Problem is... games like Mortal Online, Dark Fall, ArcheAge, PlanetSide2, EQNext, etc.. are based on server technology that is vastly moAr costlier, than games that use old technology & restrict players movements, etc... (ie use of heavy instancing to simulate gameworld)
Seamless Open Worlds (SOW) are real MMORPGs, because they already provide all the essential of roleplaying.
Problem is, real open worlds come @ a premium, (servers cost millions more), so they require more price.
But it is a simple "you get what you pay for" formula.
But even a newbie knows instantly, when a game (world) is worth exploring. Even if it costs him his job, his wife, or personal hygene.. when there is a real, living breathing world to sink into.
A real world, to unfold at your whim... <-that is roleplaying.
On the contrary.. others would like to log into a video game, LFD... and jam out some trinket during the evening, so they can collect adda-boys & new shinies. (ie: Lobby Queens). These same players could be logging into Battlefield and still call it an MMO.. let alone a MMORPG.
Those^ are just video games... they themselves are just medeivel themed arcade games, like a Nintendo, or Mincecraft game. But they are all... following the same path of eventually going online... finding it's own consciousness.
After WoW... the online market swayed away from MMORPG towards online arcade games and MMOs.. & that is fine, because more & more people are geting online, thus finding games they like. But not every game, nore every mmo is a MMORPG!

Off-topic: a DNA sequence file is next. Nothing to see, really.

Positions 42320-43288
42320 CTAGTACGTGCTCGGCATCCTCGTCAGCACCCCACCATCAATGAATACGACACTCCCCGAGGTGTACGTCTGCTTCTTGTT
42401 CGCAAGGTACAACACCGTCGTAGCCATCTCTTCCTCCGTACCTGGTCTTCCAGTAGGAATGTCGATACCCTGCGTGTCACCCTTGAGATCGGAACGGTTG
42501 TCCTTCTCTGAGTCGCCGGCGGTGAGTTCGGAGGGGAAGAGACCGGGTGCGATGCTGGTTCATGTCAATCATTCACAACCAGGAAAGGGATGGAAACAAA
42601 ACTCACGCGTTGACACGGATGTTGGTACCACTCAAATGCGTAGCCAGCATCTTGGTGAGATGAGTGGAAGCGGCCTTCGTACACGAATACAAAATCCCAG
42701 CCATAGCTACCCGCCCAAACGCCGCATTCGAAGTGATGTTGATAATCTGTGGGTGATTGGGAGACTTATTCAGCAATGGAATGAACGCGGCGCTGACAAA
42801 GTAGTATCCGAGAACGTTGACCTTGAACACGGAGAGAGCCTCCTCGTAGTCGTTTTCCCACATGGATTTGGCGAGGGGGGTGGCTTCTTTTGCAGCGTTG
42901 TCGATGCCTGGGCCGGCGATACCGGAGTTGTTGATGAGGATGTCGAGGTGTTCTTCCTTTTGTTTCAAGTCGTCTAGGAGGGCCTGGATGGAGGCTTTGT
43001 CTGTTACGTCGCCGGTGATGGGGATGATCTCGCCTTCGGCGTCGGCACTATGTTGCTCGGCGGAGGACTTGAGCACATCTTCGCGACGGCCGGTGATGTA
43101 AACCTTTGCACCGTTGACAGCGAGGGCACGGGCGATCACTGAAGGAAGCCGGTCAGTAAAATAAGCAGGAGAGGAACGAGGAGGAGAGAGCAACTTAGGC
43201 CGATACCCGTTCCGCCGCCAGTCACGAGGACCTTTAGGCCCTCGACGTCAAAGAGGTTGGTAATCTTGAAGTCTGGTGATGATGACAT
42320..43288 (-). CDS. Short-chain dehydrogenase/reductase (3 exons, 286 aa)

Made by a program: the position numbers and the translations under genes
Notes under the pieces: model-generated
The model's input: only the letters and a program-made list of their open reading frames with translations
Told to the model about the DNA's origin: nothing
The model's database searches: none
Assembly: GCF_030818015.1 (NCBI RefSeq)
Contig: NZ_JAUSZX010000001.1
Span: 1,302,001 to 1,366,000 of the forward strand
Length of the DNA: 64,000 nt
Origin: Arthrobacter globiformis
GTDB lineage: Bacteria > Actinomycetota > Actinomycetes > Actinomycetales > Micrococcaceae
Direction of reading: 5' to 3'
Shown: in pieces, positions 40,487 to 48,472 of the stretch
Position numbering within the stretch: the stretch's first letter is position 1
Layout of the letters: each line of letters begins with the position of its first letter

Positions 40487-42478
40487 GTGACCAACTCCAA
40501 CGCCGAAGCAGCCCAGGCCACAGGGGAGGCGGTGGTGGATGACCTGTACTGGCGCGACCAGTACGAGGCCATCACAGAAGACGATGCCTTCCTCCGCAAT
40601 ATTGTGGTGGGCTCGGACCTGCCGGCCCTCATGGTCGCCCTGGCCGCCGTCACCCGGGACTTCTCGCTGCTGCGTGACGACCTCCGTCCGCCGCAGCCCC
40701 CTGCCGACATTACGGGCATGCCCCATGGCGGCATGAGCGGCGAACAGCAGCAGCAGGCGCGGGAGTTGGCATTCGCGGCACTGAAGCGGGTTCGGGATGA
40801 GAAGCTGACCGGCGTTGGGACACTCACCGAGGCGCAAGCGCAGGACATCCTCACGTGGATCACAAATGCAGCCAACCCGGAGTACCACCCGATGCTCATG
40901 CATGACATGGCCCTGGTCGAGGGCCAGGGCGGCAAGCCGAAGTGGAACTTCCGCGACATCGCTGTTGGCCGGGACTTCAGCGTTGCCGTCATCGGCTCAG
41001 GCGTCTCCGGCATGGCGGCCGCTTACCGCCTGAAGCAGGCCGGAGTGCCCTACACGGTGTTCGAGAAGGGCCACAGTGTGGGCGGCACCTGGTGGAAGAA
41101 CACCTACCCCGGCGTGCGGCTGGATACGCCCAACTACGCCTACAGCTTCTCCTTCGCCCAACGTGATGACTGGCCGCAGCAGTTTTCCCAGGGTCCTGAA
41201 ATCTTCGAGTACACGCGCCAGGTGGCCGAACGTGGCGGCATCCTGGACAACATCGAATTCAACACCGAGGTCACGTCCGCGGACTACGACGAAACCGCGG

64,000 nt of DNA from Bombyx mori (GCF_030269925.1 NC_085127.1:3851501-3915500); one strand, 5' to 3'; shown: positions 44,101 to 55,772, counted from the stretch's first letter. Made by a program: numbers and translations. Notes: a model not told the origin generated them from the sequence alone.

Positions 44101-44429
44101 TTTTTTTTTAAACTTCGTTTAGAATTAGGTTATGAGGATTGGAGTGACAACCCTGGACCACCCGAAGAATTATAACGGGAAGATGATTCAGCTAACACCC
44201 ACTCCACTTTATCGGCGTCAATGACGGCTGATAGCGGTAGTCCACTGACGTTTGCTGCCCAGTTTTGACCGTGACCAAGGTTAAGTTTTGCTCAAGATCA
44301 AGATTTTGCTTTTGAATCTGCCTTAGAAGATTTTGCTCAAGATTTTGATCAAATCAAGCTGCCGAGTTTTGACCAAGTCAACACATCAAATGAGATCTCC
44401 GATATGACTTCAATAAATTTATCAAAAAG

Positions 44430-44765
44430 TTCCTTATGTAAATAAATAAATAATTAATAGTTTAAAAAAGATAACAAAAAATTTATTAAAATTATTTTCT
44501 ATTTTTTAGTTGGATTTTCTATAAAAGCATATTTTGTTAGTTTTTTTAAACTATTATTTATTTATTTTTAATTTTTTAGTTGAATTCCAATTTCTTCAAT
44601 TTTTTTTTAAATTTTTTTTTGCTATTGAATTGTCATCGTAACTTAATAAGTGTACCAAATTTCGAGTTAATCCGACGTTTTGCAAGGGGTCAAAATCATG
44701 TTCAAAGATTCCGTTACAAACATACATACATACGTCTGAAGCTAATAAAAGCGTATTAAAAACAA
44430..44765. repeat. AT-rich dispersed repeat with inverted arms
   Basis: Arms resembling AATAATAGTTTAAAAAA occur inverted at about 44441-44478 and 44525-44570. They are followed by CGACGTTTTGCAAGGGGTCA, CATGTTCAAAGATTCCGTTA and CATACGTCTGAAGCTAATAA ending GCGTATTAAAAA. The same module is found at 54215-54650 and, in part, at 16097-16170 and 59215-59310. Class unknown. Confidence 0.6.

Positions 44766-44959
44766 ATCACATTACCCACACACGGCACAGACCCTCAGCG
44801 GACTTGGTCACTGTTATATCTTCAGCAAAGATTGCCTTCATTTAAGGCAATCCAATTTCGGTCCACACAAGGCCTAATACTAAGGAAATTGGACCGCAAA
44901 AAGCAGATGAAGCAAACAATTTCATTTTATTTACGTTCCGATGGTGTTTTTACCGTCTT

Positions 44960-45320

I'll repeat it again... just because a game has an online component, that doesn't make it a MMORPG, or even an MMO. MMORPG are a sub-category of it's own. SimCity has it's own arcade following, etc. So don't be duanted by all the hype and marketing you see.
After this "instancing era" is finally moved out of the MMORPG industry, then we will see more eager devs w/confidence tweak the MMORPG model once more. Because fundmentally making a MMORPG anymore is easy... the hard part is retaining customers... which starts with giving them a honest gameworld, not some bite-sized gimmick.
Once these new ultra-worlds are birthed, people are going to want to control over them... that is what fuels the sandbox.
Without a real game world, there is no roleplaying..
"No they are not charity. That is where the whales come in. (I play for free. Whales pays.) Devs get a business. That is how it works."
3/30/13 3:55:49 AM#46
- combat system which really grips you
- interesting pvp
- good balance of classes
- large world
- many options of character customization in look and skills
- good graphic
- no Buy To Win !!!
- long leveling
- no gear based
- skill most important !!!
- easy respec options
3/30/13 4:16:01 AM#47
New frontiers to explore and settle.
Tomorrow's just a future yesterday...
3/30/13 5:07:19 AM#48
I agree with you 100%.
If a game requires me to log in every day or even in any kind of regular interval, it becomes a time clock for work.
Personally the only modern MMORPG trend that annoys me is the idea that MMOs need to be designed in a way to attract people who don't actually like MMOs. Which to me makes about as much sense as someone trying to figure out a way to get vegetarians to eat at their steakhouse.